When you separate from your spouse in preparation for a divorce in California, it’s common for one of the spouses to continue to use community property at the exclusion of the other spouse. For example, when people are separated, often one of them will live in the house bought after the marriage at least until the divorce is finalized. If the couple have one car, usually only one spouse drives it during the separation. However, being the sole user of community property during separation may come with a price, and that price is known as Watts charges. Watts charges are named after a 1985 California divorce case called In re Marriage of Watts. Watts charges are basically one spouse’s obligation to the other spouse for one half of the reasonable value for the exclusive use of a community asset after separation.
How Do Watts Charges Work?
California is a community property state, so when you file for a divorce, the family law court considers income and property acquired during the marriage (with some exceptions such as inheritances) to be the property of both parties. It’s the court’s job to divide that property equally if the couple can’t reach an agreement with the help of their California family law attorneys. Part of that fair distribution may include Watts charges when one of the spouses continues to use community property after a couple has separated but before a divorce is granted. Suppose you and your spouse file for divorce, and your spouse continues to live in a home you both purchased after you were married. Is it fair that your spouse continues to enjoy using the community property of the house for months or even years while you move?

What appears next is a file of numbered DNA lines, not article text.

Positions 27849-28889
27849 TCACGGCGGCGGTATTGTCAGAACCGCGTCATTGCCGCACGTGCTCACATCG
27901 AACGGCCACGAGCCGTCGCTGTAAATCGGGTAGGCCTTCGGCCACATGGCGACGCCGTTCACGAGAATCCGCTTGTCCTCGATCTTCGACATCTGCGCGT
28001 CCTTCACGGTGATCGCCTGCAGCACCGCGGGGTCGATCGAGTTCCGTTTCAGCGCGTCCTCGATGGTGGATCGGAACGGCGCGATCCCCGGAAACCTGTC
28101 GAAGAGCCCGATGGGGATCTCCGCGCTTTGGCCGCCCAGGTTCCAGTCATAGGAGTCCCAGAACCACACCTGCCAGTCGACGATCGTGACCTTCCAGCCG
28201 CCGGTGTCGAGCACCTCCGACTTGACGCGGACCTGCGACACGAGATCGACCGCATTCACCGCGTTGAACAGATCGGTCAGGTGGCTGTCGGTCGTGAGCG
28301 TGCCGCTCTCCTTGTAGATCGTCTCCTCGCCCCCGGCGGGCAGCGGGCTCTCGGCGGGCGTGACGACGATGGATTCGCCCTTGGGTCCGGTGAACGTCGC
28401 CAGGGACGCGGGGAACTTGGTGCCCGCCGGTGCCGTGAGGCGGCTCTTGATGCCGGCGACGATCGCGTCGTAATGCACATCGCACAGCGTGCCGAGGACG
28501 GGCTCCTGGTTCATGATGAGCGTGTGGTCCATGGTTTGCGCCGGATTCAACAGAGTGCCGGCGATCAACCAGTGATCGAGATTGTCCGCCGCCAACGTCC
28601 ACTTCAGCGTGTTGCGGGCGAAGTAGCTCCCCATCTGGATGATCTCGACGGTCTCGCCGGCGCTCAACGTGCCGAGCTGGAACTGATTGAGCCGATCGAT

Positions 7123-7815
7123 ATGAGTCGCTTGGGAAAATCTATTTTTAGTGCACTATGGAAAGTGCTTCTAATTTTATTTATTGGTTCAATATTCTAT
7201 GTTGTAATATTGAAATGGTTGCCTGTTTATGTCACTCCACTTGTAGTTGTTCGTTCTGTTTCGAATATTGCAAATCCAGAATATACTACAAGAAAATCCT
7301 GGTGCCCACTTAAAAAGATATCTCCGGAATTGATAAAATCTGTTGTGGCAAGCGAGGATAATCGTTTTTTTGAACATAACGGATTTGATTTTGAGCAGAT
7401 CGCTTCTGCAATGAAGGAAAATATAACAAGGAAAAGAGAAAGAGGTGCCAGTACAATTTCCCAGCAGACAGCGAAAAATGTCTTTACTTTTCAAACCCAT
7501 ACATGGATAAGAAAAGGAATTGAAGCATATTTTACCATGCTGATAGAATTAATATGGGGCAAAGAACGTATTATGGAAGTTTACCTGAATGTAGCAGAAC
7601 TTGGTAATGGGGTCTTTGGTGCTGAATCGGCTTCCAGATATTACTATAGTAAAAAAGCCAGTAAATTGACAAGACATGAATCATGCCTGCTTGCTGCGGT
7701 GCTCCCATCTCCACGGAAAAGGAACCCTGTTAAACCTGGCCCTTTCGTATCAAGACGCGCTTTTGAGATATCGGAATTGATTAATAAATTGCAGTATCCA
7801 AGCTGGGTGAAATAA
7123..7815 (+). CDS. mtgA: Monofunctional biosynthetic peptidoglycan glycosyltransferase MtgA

After all, you and your spouse own community property in partnership. Therefore, if a spouse exclusively uses any type of community property while the couple is separated, the other spouse is usually entitled to 50% of the value of such use. The amount of the Watts charges is typically determined by fair market value. If you are seeking payment, though, you will be expected to submit evidence of the value.
Are Watts Charges Awarded Automatically?
Watts charges are not awarded automatically and must be requested by the spouse who is not using the property. Even then, it is not a sure thing that Watts charges will be awarded.
Does the Court Have Discretion in Awarding Watts Charges?
The court has flexibility in ordering payment of Watts charges. It can take several factors into consideration including
- A previous agreement between the spouses that one can use the property without charge
- The court has already taken the value of the property and its use into account when awarding spousal support.
- Income of each spouse
- Earning capacity
- Number of children and custody arrangements
Also, Watts charges and Epstein credits, where a spouse seeks to be reimbursed for payments made on community property, can sometimes offset each other.
Call Ghazi Law Group for a Free Consultation A court may award Watts charges, but many factors may figure into a court’s decision. This can amount to a substantial amount of money that can affect your lifestyle. Don’t leave it to chance. Contact our experienced family law attorneys at Ghazi Law Group for a free consultation (818) 839-6644 or email us at email@example.com to schedule an appointment. We are located in Sherman Oaks, California, close to Encino, Woodland Hills, Studio City, and other areas of Los Angeles County.